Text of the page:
Politicians have ‘no role’ in police decisions: Freeland on Rebel News arrest

Politicians have 'no role' in police decisions: Freeland on Rebel News arrest © Provided by The Canadian Press

OTTAWA — Finance Minister Chrystia Freeland said Thursday she would not weigh in on the recent arrest of a Rebel News personality because politicians have no say in the operational decisions made by police.

David Menzies, a commentator for the online site, was arrested Monday by an RCMP officer providing security for Freeland while Menzies was trying to ask the minister questions outside an event in Richmond Hill, Ont.

A Rebel News video shows Menzies being told he was arrested for assault because he pushed into an officer. In the video, Menzies can be heard saying that the officer was the one who bumped into him.

York Regional Police said Menzies was released unconditionally after it was determined there was no credible security threat. The RCMP said it is “looking into the incident” and the actions of everyone involved.

On Thursday, Freeland told reporters that Canada is a rule of law country and a democracy.

“Operational decisions about law enforcement are taken by the police of jurisdiction,” she said at a news conference in Toronto.

“Quite appropriately, political elected officials have no role in the taking of those decisions and that’s why I don’t have any further comment.”

Menzies said in an interview that he believes he was arrested because the Liberals do not like his outlet or its questions.

“It was a very sad state of affairs and it deserves the global and viral coverage that it is getting,” he said.

Menzies has been arrested multiple times in interactions with both Liberal and Conservative politicians.

That includes a 2019 arrest in Whitby, Ont., during a campaign stop by former Conservative leader Andrew Scheer, who is now Opposition House leader. Menzies was arrested after multiple members of Scheer’s staff repeatedly asked him to leave and told him he was not welcome to attend the event.

At the time, Scheer told reporters that it was the Conservative party’s policy to not give interviews to Rebel News, saying his event was for accredited media only.

In July 2021 in Thornhill, Ont., Menzies was arrested at an event for Melissa Lantsman, who is now deputy leader of the Conservative party. She was the nominated Conservative candidate at the time.

Lantsman said in a press release following that episode that Menzies was asking her “homophobic” questions that related to her sexual orientation. She ultimately left the event because she felt unsafe, she said.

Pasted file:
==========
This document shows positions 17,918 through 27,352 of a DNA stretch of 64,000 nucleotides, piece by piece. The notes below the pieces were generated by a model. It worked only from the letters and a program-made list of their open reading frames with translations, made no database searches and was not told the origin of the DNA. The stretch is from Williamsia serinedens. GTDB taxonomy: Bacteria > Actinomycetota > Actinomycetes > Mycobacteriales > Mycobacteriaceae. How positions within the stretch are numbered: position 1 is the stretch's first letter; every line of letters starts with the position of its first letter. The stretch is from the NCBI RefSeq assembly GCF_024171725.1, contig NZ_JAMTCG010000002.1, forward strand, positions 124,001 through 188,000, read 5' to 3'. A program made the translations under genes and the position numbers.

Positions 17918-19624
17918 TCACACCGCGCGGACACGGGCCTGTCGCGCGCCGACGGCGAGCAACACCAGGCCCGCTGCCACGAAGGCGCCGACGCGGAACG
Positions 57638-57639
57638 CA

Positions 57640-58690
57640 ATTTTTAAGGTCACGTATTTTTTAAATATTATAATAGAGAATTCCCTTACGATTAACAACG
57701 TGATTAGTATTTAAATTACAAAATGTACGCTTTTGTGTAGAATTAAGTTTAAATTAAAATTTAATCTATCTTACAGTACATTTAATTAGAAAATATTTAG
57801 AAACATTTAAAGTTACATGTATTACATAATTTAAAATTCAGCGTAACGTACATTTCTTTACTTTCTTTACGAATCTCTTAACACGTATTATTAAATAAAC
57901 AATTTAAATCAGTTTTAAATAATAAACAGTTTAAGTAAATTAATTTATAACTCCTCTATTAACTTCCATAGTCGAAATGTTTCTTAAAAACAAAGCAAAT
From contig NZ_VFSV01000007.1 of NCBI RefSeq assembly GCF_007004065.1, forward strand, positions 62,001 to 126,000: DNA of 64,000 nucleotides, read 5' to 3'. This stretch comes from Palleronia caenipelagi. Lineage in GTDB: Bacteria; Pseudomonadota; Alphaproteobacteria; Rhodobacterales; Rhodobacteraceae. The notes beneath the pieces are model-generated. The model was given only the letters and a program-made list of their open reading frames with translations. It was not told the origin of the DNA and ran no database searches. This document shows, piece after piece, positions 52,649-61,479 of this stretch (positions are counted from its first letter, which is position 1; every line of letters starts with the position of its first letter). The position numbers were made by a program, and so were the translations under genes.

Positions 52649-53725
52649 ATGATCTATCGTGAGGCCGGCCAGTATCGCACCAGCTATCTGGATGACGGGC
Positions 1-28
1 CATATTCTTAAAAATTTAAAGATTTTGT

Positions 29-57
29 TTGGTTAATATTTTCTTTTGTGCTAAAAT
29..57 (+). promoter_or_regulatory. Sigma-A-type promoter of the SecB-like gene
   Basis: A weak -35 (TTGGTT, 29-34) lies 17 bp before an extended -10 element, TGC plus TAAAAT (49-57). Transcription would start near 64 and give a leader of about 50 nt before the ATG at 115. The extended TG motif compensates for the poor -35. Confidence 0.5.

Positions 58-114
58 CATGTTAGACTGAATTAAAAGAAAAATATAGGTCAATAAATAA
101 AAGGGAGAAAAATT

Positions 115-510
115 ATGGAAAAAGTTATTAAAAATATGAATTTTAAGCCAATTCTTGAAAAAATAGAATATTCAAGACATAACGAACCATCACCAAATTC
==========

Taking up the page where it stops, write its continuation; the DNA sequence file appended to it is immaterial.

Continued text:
Rebel News said at the time that Menzies had not made any homophobic remarks and that he was arrested because of the questions he was asking about her work.

In most of those cases, Rebel News crowdfunded following the arrests for money to “save David Menzies.”

But Menzies said he did not set out to get arrested.

Menzies said his most recent arrest got the most attention because of social media.

“It was the biggest story in the world for a few hours at least,” he said.

Elon Musk, owner of social media platform X, formerly known as Twitter, weighed in online, as did English personality Russell Brand who commented on the situation as a man in an “adorable fedora” being “slammed” by police.

Conservative Leader Pierre Poilievre also shared news of the arrest on his X account.

“This is the state of freedom of the press. In Canada. In 2024. After 8 years of Trudeau,” he posted above the video. In a followup post, Poilievre claimed Menzies was arrested for questioning a Liberal minister.

Poilievre did not respond to a request for comment. Neither did Lantsman or Scheer.

In Canada, journalistic speech is protected under Canada’s Charter of Rights and Freedoms and there are very few exemptions, such a libel and defamation, that limit what journalists can say and write.

Marilyn Gladu, the Conservative critic for civil liberties, pushed to have the arrest studied at the House of Commons heritage committee. It failed to get support from other parties.

Menzies said he does not think it’s hypocritical for the Conservatives to come to his defence despite him being arrested at their past events.

“This wasn’t Pierre Poilievre shutting down the process of journalism. So until he does it, I can’t complain about him or condemn him,” Menzies said.

Source: Mickey Djuric, The Canadian Press